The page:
So, you say… home inspection? Yikes! If you’re going to get a rescue dog by a reputable shelter, expect to have someone come to your home to do a in-home inspection. Reading other people’s blogs made it sound intimidating. Some people were turned down because they had left aspirin on their coffee table, or had wood stairs without carpeting. I bought child proof cabinet locks and did our attic stairs with strips of adhesive sandpaper. Works well!
During the time Steve and I were running around the house trying to get it ready, I met a woman who was trying to become a foster parent for young children. We compared notes, and it was pretty much the same thing housewise:
- make sure all medicines are locked away and out of reach
- all lower cabinets have baby locks -you wouldn’t want a dog to binge on people food like crackers or cereal if it’s down in a lower cabinet
- have closed lids on your trash
- safe stairs -you don’t want your dog to slip and get injured
- a gate for a door so you can isolate him in a room might also be a good idea
- make sure to clean up clutter, you don’t want an avalance of books or junk to fall on your pet
- have a dog bed or blanket for the pet to have it’s own area
- and you have to have a play area outside that’s fenced or have a plan for his outdoor use and exercise
Some of the applications asked if we would crate the dog, or if we owned a crate (we were given one by my family) although I was never sure if they wanted you to crate or not to crate! I personally think that locking an animal in a crate all day is no way for it to spend it’s life. If the crate is left open and becomes a safe haven for the pet if it needs security, that’s a different matter. Turned out that Finn didn’t really care for the crate, he’d go in it at night because he was asked to, but would never enter it on his own. He will go to his dog bed and stay there happily, though.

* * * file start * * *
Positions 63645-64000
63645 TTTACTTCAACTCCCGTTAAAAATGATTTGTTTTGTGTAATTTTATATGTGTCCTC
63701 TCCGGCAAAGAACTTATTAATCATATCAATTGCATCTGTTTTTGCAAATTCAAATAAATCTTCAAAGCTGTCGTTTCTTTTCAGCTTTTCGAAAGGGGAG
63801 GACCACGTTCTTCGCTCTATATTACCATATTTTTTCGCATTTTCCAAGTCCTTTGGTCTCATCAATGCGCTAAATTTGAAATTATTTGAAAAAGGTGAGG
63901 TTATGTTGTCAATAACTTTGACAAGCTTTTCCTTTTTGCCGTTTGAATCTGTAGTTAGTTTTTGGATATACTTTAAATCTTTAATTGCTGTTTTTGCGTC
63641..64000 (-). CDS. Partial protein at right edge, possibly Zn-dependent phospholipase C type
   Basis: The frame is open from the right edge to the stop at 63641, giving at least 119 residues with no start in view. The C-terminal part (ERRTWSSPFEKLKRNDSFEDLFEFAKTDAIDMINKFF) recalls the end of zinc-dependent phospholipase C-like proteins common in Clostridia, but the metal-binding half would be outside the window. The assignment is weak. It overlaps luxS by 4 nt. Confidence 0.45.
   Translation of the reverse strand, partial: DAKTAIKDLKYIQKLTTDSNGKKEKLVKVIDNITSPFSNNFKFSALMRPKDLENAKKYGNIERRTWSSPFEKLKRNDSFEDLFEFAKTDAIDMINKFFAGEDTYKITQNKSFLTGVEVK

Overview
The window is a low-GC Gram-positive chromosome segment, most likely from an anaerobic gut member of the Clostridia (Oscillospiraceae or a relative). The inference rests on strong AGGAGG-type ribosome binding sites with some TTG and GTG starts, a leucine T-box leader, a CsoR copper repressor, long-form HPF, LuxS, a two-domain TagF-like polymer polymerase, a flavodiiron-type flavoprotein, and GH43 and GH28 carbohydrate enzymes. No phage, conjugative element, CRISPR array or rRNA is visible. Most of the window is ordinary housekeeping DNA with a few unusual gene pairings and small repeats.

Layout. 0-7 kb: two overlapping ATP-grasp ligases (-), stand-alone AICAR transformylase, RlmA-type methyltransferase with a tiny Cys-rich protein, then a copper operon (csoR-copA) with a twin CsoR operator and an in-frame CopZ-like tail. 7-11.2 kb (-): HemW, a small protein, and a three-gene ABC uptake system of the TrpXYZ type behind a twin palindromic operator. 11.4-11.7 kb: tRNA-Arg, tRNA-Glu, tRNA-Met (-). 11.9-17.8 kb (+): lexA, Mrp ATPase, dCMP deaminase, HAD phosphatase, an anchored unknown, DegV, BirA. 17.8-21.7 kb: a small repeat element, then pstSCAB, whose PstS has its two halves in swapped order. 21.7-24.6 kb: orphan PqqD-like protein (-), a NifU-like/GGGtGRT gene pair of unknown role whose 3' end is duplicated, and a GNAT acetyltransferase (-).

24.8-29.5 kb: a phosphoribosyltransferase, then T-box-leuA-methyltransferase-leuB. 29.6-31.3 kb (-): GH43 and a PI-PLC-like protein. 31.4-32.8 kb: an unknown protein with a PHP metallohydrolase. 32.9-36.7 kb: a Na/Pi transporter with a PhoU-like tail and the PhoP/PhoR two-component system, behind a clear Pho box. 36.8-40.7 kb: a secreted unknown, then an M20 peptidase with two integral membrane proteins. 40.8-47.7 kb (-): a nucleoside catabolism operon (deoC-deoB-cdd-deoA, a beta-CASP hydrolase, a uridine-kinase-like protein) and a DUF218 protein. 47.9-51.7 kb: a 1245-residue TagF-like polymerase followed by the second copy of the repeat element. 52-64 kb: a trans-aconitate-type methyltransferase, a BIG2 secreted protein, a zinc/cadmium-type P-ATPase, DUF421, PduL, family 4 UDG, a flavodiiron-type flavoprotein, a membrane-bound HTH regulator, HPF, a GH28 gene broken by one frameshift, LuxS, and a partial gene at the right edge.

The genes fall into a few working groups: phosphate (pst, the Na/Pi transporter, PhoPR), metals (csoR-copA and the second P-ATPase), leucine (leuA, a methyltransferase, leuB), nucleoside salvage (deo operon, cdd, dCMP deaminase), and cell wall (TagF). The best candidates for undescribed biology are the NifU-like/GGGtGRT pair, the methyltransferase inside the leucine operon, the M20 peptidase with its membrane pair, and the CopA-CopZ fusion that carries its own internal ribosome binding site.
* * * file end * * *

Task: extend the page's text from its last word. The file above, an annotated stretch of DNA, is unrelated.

So here’s what we learned about the pet adoption process:
Most people sign up with a local shelter, get fully approved – application, reference check, phone interviews and house inspection. Then, once they’ve gotten approval, they’re at the top of the list to get a dog, and can get one right away. So we were doing it all wrong, since we were looking at the dogs, and then applying to all these different shelters. One shelter did say that if we were to pass a home inspection for a local shelter, that would suffice for them as well. Since the breeds we were trying for seemed kind of scarce we decided to keep doing it the way we were.
We also learned that while the dog might be listed at adoptapet.com for say, Providence RI, you’ll see the same dog listed at Petfinder.com as being in Springfield MA, only to learn that the dog is still in Tennessee! They cross-reference the dog with different states and different shelters so that they can get more exposure.
Your adoption fees help towards paying his transport, as well as medical care & shots, neutering, training and boarding. So when you add all that up, you’re really paying less than these things cost . You’re really getting a deal, especially compared to puppy stores, where here in CT you’ll find a “designer” breed (aka mutt) for about $1200.00! More on puppy mills and dog stores in an upcoming blog.